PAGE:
For a long time I believed the only thing I was truly good at was not eating. While my mother attempted diet after diet, eating gallons of cabbage soup and grapefruit and miniscule Jenny Craig frozen entrees, I skipped meals entirely. As she battled against weight gain brought on by menopause and middle age, I got more emaciated. I entered treatment center after treatment center, "recovering" and getting discharged and relapsing again. Nothing made me feel as strong as starvation did. Nothing gave me as much confidence. Without it, I literally did not know who I was. Anorexia made all my decisions for me.

I'm coming up on the fourth anniversary of my last relapse and subsequent inpatient treatment stay. I am more than a little embarrassed and ashamed about the 20+ years I spent being sick. There is nothing glamorous about heart damage from laxative abuse and low kidney function and chronic dehydration. There is nothing admirable about missed holidays and birthdays and lost friendships because of time spent arguing with hospital staff over meals I had to eat. I actively don't dedicate much time to discussing my years spent languishing in treatment centers, gaining and losing weight and getting sick and better and sick again. For one thing, my psychiatric rap sheet is really nobody's business. After so many years of being known as The Girl With Anorexia, I don't want to associate with that identity anymore.

There are other reasons I don't like bringing up my eating disorder that are sort of the last vestiges of anorexic thinking. My worst fear is that someone will tell me that I look too fat to have ever been anorexic. Or "But you don't look like you have an eating disorder..." Which we all know is a load of bull. An eating disorder is a mental illness. It doesn't always come with a heroin chic look.

A lot of my real-life friends don't know about my anorexia history. And some of you, faithful readers of my blog, haven't know either. Truthfully, the creation of Dress With Courage was part of my recovery process. There is nothing more humbling (or terrifying) than posting photos of yourself on the internet for all the world to see. Maintaining a personal style blog keeps me accountable. It's an incredibly effective technique for staying healthy, humble, and out of treatment.

My daughter turns twelve this week. She's smart, and eloquent, and funny, and loves math and science and music and drawing anime and arguing with me about her bed time. She's also overweight, a solid kid blessed with the same sturdy eastern European stock that I am. She's not happy about her body. I know, because she's told me. But I'm resolved to teach her that there are so many more things that she can be good at other than dieting. Dieting is a bad word is our house. It always will be. And I'm determined to keep it that way.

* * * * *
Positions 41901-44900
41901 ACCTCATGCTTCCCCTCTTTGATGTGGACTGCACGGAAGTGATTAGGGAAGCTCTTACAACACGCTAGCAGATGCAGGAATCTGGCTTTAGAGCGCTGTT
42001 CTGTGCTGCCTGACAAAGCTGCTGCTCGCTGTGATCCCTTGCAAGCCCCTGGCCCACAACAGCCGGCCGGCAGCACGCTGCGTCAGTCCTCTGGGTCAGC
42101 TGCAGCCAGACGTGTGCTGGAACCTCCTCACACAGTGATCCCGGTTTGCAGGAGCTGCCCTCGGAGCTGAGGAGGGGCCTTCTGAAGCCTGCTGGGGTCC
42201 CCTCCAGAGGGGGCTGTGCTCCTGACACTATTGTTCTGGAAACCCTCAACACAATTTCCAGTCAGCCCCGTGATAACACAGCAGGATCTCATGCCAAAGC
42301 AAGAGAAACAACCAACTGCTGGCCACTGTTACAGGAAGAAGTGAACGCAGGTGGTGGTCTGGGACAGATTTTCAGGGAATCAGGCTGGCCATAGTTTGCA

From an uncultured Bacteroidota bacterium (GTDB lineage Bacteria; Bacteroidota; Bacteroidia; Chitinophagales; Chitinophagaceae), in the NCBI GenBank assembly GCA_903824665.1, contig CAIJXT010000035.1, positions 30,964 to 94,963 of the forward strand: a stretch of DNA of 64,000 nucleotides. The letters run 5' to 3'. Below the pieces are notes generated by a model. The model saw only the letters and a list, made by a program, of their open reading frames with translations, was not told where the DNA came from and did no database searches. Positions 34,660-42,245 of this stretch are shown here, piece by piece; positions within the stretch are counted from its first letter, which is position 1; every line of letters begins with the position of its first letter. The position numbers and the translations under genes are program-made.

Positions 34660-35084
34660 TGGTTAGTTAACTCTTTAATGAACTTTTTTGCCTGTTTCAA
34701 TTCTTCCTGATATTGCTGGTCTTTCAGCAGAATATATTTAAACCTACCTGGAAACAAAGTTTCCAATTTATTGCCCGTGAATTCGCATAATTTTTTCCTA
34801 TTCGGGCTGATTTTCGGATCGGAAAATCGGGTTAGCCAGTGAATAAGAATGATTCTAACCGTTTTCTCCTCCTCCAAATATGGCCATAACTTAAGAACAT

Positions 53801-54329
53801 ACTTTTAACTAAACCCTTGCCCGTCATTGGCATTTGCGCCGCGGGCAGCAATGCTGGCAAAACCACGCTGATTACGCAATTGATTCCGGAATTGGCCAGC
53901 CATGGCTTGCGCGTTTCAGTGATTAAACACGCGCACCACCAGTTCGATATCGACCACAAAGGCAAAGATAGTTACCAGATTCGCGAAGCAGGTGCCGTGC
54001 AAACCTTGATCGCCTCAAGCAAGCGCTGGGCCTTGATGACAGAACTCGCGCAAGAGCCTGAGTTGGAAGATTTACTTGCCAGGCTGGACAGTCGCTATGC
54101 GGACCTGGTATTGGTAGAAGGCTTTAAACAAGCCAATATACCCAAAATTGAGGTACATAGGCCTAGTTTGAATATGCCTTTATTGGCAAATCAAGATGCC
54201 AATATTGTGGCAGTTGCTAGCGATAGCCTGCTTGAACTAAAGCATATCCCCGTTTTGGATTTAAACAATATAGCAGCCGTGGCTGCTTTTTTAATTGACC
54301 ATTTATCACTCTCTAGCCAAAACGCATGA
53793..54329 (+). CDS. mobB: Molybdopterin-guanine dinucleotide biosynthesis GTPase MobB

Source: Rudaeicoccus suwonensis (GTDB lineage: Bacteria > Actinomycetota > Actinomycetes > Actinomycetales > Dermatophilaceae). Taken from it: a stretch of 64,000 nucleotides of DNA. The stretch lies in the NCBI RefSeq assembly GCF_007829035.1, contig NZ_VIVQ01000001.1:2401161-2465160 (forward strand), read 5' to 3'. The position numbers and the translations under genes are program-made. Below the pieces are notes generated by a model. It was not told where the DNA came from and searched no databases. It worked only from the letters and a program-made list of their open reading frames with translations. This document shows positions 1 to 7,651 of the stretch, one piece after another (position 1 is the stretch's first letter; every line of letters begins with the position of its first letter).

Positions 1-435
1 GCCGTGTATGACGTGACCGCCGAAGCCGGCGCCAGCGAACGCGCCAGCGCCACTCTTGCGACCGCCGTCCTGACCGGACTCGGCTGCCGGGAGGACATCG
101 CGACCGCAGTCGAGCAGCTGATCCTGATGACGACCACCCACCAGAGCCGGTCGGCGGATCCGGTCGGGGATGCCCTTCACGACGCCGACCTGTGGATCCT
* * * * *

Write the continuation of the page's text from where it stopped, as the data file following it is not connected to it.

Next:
What's your dieting history? Did you grow up with female role models who dieted?


  1. Wow, Elissa. What a beautiful, transparent post. I grew up in a household where weight wasn't discussed; everyone was naturally slender, and when my mother gained a lot of weight on her last few pregnancies she eventually lost it intentionally and has kept it off.

    So why do I also have such struggles with my weight? I have been slowly losing weight after having my daughter; less than five pounds from my pre-pregnancy weight finally, I feel I've been on a journey that will forever change the way I view myself.

    Nothing profound to add her, just a thanks for your great post. Lately your blog has been getting better and better, in my opinion.

  2. Elissa this post left me with tears in my eyes. So powerful and yet so intimate. One of the things I love most about reading your blog is the searing honesty you bring to the table. You seem to demand it of yourself each time you sit down to write. Even when writing a post on your daily outfits or a silly and happy post. You never shy from telling us how it is.

    I grew up watching my mom diet, lose weight, gain it back, and start the cycle over. She never really discussed it with me, and I never thought too much about it. I was a curvy kid-had this butt even in first grade when my ballet teacher called it a ski slope. Got picked on for the shape of my body often starting in fifth grade, but I would internalize it. I was not heavy at all-petite in stature and only grew curves where I was "supposed to." By the time I was in high school though I started to notice I wasn't quite as thin as the popular girls. But dieting wasn't my thing. It took a painful breakup, difficult student teaching experience, and financial strain to spiral myself to the edge of an eating disorder. I dropped 50 pounds without blinking-through restricting myself to one meal, and sometimes not even that. I loved feeling hungry. I loved the way my clothes would hang on me and the fact that I was smaller at 23 than I was at 13.